Blog 78 - First Day of School 2015

Well it is that time again.
The start of another school year. Uniforms, contacted books, bags, shoes, lunches, hair ...

The alarm was set for 6.30am this morning but a bad night's sleep meant I wouldn't be sleeping in anyway. Jess came into our bedroom at 6.28am to tell us it was school and time to get up. She was surprisingly excited. The other two were already up and dressed.
The morning went smoothly and we were ready early - unsure how long that will last...

Melissa didn't need to be at school until 11.30am so it was just the youngest two who left the house at 8.30am, Nick was dropped off first - to his 2014 room but with a different teacher who was new to the school. Shyness took over as he stood in front of his first full-time male classroom teacher. A quick word with Mr G to let him know that Nick has a craniofacial syndrome and a shunt and is banned from contact sports due to his facial operations and a 'there should be information in his file but we will come and see you soon to tell you about him anyway' and we left Nick to settle himself into the front row. No need to overwhelm the teacher on the first day with all of Nick's history. I knew Nick would be fine. The teacher might not know Nick but the other kids did and he was well liked. It was time to drop off Jessica.

We met with Jessica's teacher and the Special Ed. teachers last week so Jess knew where she was going and understood she was in a new classroom with a new teacher and she was now in Year Three. Miss L had told us that she had taught children with intellectual impairments and ASD and that was such a relief to hear. Teachers without experience in this area seem to get scared of the 'Down syndrome' diagnosis. She was not scared at all but very positive about having Jess in her class (Jess has some ASD behaviours).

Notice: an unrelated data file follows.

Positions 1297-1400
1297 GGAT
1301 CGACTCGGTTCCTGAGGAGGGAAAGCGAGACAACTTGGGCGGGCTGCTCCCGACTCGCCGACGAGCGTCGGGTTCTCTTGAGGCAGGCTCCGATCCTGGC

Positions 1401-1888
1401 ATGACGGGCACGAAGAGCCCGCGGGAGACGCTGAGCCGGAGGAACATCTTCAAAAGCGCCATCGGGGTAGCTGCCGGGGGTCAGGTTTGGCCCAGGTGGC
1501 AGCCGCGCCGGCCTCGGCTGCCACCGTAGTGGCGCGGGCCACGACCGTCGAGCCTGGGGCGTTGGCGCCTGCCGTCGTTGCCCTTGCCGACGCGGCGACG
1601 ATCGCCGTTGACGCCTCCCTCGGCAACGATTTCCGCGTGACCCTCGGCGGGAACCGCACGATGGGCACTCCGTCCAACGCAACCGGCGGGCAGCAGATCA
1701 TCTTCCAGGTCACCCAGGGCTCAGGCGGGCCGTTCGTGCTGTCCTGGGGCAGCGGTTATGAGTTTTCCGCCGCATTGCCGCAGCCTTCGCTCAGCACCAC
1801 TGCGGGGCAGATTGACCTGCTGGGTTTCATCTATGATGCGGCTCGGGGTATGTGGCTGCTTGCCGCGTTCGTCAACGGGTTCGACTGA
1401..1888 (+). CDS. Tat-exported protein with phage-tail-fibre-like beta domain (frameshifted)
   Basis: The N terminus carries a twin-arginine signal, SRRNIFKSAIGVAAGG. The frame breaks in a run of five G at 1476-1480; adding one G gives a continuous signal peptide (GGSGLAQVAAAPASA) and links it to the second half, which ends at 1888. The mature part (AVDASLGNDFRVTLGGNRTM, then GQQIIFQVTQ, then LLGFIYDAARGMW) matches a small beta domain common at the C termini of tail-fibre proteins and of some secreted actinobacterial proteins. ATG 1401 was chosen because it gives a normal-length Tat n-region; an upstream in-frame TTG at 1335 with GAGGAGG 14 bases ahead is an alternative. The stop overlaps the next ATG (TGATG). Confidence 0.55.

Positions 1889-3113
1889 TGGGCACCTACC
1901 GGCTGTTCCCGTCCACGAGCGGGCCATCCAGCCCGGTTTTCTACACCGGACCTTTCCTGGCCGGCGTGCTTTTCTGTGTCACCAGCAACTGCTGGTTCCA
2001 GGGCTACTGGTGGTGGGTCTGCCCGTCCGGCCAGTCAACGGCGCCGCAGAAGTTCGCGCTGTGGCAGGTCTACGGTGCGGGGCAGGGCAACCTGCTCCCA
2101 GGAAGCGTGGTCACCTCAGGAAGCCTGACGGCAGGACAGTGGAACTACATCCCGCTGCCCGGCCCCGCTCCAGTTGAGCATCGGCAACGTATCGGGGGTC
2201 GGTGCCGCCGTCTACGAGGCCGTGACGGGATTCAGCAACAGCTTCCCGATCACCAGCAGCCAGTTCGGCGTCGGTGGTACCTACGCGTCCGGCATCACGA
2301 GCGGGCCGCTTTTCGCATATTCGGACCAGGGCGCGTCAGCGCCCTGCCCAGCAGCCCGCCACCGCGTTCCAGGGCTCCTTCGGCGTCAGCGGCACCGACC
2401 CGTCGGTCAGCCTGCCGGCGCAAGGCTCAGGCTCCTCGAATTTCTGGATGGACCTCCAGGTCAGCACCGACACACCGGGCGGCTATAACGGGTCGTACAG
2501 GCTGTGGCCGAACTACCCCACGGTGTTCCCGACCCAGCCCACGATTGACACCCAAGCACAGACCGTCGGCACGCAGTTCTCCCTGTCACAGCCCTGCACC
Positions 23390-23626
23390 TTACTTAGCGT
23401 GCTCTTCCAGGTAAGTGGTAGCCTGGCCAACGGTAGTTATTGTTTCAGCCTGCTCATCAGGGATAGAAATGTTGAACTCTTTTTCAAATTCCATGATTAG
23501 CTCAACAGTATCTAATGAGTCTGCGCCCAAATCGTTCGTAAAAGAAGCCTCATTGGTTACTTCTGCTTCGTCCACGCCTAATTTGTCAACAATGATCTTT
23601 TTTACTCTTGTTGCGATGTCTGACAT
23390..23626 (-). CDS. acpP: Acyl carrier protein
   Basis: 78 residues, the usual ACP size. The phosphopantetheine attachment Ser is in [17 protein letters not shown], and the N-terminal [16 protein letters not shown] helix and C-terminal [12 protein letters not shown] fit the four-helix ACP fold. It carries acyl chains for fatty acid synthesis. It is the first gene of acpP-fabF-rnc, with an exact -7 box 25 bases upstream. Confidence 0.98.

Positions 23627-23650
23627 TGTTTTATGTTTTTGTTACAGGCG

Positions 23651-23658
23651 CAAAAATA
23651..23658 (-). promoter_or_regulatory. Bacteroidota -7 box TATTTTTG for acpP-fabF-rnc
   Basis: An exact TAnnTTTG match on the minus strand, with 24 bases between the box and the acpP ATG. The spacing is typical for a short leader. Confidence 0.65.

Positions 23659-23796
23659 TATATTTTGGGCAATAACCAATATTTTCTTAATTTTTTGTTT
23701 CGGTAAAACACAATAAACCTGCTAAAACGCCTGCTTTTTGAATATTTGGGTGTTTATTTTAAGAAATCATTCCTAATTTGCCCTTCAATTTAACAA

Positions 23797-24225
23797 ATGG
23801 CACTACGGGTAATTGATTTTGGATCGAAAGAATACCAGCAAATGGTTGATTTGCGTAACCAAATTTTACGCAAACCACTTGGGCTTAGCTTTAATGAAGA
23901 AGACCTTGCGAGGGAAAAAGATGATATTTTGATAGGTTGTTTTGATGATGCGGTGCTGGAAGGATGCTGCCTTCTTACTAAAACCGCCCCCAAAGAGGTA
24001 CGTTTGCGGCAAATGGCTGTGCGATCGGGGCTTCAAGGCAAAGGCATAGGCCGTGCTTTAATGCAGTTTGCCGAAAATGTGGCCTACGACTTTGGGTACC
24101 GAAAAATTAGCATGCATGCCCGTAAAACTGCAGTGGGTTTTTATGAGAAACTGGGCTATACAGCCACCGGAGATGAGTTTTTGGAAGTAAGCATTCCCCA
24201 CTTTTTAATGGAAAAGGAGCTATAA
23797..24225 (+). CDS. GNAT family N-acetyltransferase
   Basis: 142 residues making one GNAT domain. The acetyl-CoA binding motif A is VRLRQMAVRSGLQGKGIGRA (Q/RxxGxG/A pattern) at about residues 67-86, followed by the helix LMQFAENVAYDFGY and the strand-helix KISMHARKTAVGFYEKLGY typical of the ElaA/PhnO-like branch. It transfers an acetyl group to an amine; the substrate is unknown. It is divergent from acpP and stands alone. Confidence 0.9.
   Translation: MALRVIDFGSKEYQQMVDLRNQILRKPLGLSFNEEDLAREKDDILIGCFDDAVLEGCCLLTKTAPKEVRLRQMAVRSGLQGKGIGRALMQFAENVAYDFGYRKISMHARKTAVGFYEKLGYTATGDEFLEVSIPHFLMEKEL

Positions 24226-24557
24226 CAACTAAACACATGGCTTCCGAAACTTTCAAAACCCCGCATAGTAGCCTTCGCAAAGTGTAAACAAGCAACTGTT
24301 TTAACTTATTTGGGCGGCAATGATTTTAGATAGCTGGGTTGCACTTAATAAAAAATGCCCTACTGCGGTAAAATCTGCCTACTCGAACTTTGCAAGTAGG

We went into the Year Three classroom, found her desk and Jess sat down, looking a bit unsure. Joe pointed out some children in the class she knew from Year Two. One said hello to her. A child in her row asked what her name was. Joe told him. I had a thought and decided to take her to the toilet to help avoid an accident at first break. Then it was time for a kiss and a hug and a good-bye. With a slightly worried heart I left the room. It was a funny feeling. An uneasiness, all due to the unknown.

When you have a child with an intellectual impairment you don't know what they are thinking. Did that unsure look mean she was scared? Would she cope with the new environment? Would she cope with all the changes? Would she cope with the new teacher? Would the new teacher cope with her? Would children play with her? Would the new children accept her? Would the children understand what she was saying? Many questions ran through my mind. Questions I didn't have with my other two children. I wouldn't know the answers to these questions until 3pm or even for days.

On the way out we stopped at the office to leave a message for the new HPE teacher - that Nick is banned from playing any sports or games with contact. The ladies in the office have known Nick since Prep so I knew they would explain to her what he has been through. We have learnt over the years that information often does not get passed on from teacher to teacher. (Nick does not fit any of the categories for Special Ed.)